With less than one per cent of people apparently liking the colour brown, current colour tastes in interiors don’t bode well for the renaissance of brown antique furniture. Edd Thomas of the Antiques Young Guns, says we need to learn to love the colour for the age-old humility and warmth it can bring to modern homes.
Season of colour
A quick look outside reminds me that this is the season of colour. From the garden to bold summer clothes, it’s the time of year when we take note of the colours in our life. Within the antiques and interiors world colour plays a massive, though often under-recognised, role.
From collectors’ items that soar in value because the glaze has developed an unusual, and hence rarer, tint; to homeware objects that contain the latest uber-fashionable tones. Colour influences our decision making in many ways. Countless studies have shown that small variations in a tone are picked up by the hard-wiring inside us all.
It is why a room can bubble up a sense of anger, or make you want to sit down and meditate. It’s also why we have to trudge back to our local hardware shop when the colour on the paint tin doesn’t turn out exactly as we’d hoped.
The colour specialist Joa Studholme recently explained our current love of pastel. According to her, today’s harsh and unforgiving world is causing us to seek a softer sanctuary inside our own homes.
She’s right. From the geometric monotone of everday items (from phones to office buildings) our eye is bombarded with bold contrasting colours. And that is tiring. It explains why, over the past few years, soft whites and pastels, with equally soft textures incorporated into them, have grown in popularity within our homes. They help relax the eye and make our tiny rooms feel larger and safer to us.
Brown but not out
As a furniture dealer, my professional appreciation of colour can take on a much more frustrating inner rant. Of all the colours of the rainbow, for some reason brown – especially dark brown – seems to globally sit at the bottom of most people’s wish list. In one study by Eva Heller, an acclaimed German writer and social scientist, the colour brown was sadly liked by less than one percent of her survey group, even coming below pink, grey and violet (ouch!).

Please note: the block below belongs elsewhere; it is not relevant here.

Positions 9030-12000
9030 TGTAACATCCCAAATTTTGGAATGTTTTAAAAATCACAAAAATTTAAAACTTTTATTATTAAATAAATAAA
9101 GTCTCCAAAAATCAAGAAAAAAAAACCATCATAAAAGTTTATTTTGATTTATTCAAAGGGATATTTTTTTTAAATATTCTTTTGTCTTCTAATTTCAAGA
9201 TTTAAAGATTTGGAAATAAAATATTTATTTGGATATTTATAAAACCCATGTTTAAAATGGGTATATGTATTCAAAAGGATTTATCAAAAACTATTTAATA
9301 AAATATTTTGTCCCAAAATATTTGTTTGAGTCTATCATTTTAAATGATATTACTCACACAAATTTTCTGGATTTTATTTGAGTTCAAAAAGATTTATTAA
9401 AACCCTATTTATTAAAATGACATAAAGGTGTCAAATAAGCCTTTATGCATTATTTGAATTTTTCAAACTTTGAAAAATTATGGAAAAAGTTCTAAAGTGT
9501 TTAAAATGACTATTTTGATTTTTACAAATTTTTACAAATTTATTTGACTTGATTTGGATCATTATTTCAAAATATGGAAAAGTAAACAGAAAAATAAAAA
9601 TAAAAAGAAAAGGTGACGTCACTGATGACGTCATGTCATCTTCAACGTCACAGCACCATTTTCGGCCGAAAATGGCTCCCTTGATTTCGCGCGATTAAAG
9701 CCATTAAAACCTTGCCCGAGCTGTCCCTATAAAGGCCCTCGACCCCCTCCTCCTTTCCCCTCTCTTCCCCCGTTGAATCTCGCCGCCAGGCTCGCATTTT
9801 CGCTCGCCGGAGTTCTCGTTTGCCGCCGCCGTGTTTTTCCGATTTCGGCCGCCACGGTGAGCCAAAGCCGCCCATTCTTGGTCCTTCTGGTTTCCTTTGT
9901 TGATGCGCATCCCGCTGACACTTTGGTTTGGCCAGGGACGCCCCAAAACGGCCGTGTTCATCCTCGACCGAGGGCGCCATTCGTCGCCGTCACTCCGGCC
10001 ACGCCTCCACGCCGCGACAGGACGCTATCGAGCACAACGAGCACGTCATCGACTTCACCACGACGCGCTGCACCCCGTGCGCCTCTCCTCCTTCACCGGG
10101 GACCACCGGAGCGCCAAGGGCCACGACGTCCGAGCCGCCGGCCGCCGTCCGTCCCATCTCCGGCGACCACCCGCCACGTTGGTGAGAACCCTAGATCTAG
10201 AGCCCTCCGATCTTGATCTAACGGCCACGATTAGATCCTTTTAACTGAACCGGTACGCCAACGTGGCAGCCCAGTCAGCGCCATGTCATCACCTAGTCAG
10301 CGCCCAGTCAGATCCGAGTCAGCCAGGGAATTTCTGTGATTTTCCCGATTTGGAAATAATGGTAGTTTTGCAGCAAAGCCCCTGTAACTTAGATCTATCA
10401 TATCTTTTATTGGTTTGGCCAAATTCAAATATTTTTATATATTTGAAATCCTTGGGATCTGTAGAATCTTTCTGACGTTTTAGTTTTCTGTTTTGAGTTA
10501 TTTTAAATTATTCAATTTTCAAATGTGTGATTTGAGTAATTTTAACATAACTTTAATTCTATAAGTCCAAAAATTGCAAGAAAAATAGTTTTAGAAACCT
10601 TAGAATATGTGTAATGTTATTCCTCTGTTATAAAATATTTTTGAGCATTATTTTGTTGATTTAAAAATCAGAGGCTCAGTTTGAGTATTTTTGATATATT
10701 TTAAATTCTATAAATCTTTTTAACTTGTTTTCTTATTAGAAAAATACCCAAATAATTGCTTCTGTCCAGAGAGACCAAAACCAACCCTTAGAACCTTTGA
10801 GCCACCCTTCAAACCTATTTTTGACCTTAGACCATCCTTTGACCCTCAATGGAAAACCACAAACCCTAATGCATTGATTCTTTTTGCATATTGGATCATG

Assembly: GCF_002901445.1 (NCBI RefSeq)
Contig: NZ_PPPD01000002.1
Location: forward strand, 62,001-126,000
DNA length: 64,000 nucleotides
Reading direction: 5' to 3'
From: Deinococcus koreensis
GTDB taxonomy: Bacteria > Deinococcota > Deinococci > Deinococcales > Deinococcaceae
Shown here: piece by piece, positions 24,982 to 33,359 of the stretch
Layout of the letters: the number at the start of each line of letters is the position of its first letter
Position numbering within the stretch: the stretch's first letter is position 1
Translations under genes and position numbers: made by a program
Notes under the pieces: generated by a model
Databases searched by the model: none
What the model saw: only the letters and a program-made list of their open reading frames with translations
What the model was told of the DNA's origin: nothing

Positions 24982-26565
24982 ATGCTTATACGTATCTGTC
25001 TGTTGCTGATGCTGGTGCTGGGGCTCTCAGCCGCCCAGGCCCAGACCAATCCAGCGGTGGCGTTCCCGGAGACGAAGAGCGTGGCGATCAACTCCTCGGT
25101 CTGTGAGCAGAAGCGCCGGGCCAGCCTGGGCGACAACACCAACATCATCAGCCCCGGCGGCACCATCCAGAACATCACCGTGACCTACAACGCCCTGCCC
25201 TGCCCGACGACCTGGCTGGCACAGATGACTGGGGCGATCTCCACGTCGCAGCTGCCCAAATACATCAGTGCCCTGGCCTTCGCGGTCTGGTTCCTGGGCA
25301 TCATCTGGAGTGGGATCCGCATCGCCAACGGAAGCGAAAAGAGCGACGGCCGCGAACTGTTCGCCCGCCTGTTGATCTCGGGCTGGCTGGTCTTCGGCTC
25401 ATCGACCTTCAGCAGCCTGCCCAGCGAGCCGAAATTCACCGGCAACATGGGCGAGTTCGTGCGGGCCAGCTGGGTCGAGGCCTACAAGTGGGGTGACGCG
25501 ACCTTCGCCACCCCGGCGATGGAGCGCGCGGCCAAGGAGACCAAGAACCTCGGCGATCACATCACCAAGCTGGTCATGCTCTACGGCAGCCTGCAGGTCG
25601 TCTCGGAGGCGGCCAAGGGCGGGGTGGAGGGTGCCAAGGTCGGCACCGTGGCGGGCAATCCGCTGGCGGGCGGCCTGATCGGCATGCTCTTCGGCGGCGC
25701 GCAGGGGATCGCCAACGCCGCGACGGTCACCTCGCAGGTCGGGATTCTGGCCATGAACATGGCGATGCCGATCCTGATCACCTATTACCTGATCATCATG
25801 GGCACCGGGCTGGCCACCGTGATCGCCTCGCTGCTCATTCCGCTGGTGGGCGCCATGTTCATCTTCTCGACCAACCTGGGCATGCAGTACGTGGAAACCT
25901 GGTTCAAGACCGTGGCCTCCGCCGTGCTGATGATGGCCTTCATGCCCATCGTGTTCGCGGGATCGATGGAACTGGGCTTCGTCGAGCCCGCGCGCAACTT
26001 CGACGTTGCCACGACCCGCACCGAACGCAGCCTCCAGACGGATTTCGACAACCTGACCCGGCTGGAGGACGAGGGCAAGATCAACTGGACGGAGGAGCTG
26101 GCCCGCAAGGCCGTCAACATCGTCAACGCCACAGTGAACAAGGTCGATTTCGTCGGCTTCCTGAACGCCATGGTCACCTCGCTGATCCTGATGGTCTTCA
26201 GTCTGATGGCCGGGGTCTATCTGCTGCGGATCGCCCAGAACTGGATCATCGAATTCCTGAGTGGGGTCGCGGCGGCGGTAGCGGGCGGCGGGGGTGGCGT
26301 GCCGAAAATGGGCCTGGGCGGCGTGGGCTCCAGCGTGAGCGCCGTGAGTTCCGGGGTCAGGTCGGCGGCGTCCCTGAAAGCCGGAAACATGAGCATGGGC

Brown’s warm welcome
Brown is a colour (so my research tells me) that represents frugality, earthiness and seriousness. In the Middle Ages it was the colour of mourning, and in Feng Shui it is most often used in dining rooms and living rooms to show your guests that you are humble and warm-hearted.
Sadly when our ancestors finally figured out that wood was a pretty good material from which to make objects, they were clearly not paying much heed to the modern-day colour theory.
Bring back brown
As the antiques industry continues to bemoan the decline of brown furniture, we need to understand the unwitting barriers traditional furniture lovers now face. Not only have we moved away from the formality these objects represent (and made ourselves houses with rooms barely large enough to swing a cat in) but, for all their warmth, many pieces just remain resolutely and unashamedly brown.
Being part of the one percent that actually likes the colour, there are only two things I can do. Either I can conform and adapt (as many have done) by painting, bleaching or otherwise changing the natural unpopular tone to something more fashionable, or I can sit down and try to teach the other 99 percent of the world why it is OK to aspire to humility and warmth. From fashionable mid-century modern Danish teak, to 16th-century oak, with a depth of patina to die for, brown comes in many shades, some more popular than others.
Brown is, therefore, not just a colour it’s a way of life.